i) determining the degrees of angular tire movement that corresponds to the distance determined in step (h);

j) determining a diameter of the tire used with the suspension; and

k) determining a distance representing movement of the tire and which corresponds to the degrees determined in step (i) and the tire diameter determined in step (j).

When the first orientation is substantially horizontal, the distance determined in step (k) represents toe travel of the tire used with the suspension. When the first orientation is substantially vertical, the distance determine in step (k) represents the camber deviation of the tire used with the suspension.

BRIEF DESCRIPTION OF THE DRAWINGS

The features of the invention are believed to be novel and the elements characteristic of the invention are set forth with particularity in the appended claims. The figures are for illustration purposes only and are not drawn to scale. The invention itself, however, both as to organization and method of operation, may best be understood by reference to the detailed description which follows taken in conjunction with the accompanying drawings in which:

FIG. 1 is diagrammatical view of the suspension alignment measurement system of the present invention and a suspension with which the measurement system is to be used.

FIG. 2 is a diagrammatic view illustrating how toe travel affects the angle of reflection of a light beam generated by the light source depicted in FIG. 1.

FIG. 3 is a diagrammatic view illustrating how camber angle deviation affects the angle of reflection of a light beam generated by the light source depicted in FIG. 1.

DESCRIPTION OF THE PREFERRED EMBODIMENT

In describing the preferred embodiment of the present invention, reference will be made herein to FIGS. 1-3 of the drawings in which like numerals refer to like features of the invention.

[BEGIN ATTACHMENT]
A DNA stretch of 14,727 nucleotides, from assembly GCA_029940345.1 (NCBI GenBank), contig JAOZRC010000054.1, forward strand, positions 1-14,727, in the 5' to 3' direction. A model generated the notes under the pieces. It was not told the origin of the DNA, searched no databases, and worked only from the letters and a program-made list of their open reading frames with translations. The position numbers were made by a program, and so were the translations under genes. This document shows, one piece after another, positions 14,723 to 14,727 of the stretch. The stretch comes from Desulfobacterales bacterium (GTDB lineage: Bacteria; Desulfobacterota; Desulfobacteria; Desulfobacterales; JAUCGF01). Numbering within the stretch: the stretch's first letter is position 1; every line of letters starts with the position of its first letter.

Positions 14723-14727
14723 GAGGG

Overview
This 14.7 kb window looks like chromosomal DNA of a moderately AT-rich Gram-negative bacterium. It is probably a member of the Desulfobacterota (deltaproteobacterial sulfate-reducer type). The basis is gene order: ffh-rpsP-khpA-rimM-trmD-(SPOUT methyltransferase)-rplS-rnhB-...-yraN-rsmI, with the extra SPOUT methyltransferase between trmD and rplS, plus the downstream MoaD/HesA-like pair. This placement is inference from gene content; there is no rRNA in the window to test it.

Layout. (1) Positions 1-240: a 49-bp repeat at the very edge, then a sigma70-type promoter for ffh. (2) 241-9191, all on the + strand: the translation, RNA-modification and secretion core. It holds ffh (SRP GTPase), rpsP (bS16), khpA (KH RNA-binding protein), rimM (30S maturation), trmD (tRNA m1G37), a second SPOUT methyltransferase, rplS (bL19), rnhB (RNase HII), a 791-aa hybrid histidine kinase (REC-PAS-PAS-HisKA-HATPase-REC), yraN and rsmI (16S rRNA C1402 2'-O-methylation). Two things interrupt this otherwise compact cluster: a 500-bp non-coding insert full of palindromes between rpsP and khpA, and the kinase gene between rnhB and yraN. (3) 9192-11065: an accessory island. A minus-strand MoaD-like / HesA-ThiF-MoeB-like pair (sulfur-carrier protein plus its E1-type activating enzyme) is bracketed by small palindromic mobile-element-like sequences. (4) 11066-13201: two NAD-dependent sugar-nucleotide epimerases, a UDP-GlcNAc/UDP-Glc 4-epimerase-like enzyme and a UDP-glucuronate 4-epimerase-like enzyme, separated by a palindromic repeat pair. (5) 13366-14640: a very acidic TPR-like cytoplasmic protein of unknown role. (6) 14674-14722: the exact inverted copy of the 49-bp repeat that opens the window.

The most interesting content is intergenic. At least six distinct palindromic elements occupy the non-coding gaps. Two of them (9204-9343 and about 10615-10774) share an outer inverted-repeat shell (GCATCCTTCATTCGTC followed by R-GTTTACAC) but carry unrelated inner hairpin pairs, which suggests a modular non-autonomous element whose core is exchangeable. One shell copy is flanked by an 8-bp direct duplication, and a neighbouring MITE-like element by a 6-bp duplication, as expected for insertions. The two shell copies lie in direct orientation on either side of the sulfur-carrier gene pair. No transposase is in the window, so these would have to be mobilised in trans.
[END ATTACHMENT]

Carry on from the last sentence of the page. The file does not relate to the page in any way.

Referring to FIG. 1, the automotive vehicle includes chassis 20, rack and pinion steering 21, steering tie rod 23, hub 25, upper and lower control arms 27a and 27b, respectively, rotor-brake 28 and spindle 31.

The automotive vehicle suspension alignment system of the present invention comprises light source 10, magnetic base 12, support plate 13, reflector 14, magnetic base 16 and target 18. Magnetic bases 12 and 16 include shafts 12a and 16a, respectively. In a preferred embodiment, shaft 12a and 16a have lengths of about 7 (seven) inches. Light source 10 includes housing 10a which is removably mounted to shaft 12a of base 12. In a preferred embodiment, light source 10 is a low power laser having an output power of about a few milliwatts. Reflector 14 has a uniform and continuous reflective surface and in a preferred embodiment, is a mirror. In a preferred embodiment, target 18 is a non-reflective target and has a flat, firm surface to facilitate marking with a pen or pencil or placing other indicia thereon. In a preferred embodiment, target 18 is comprised of graph paper with about 1/10 inch grid and is mounted on a substantially flat surface. However, other suitable materials may be used such as cardboard or wallboard. The function of these components will be discussed in detail below in the ensuing description of the process of present invention.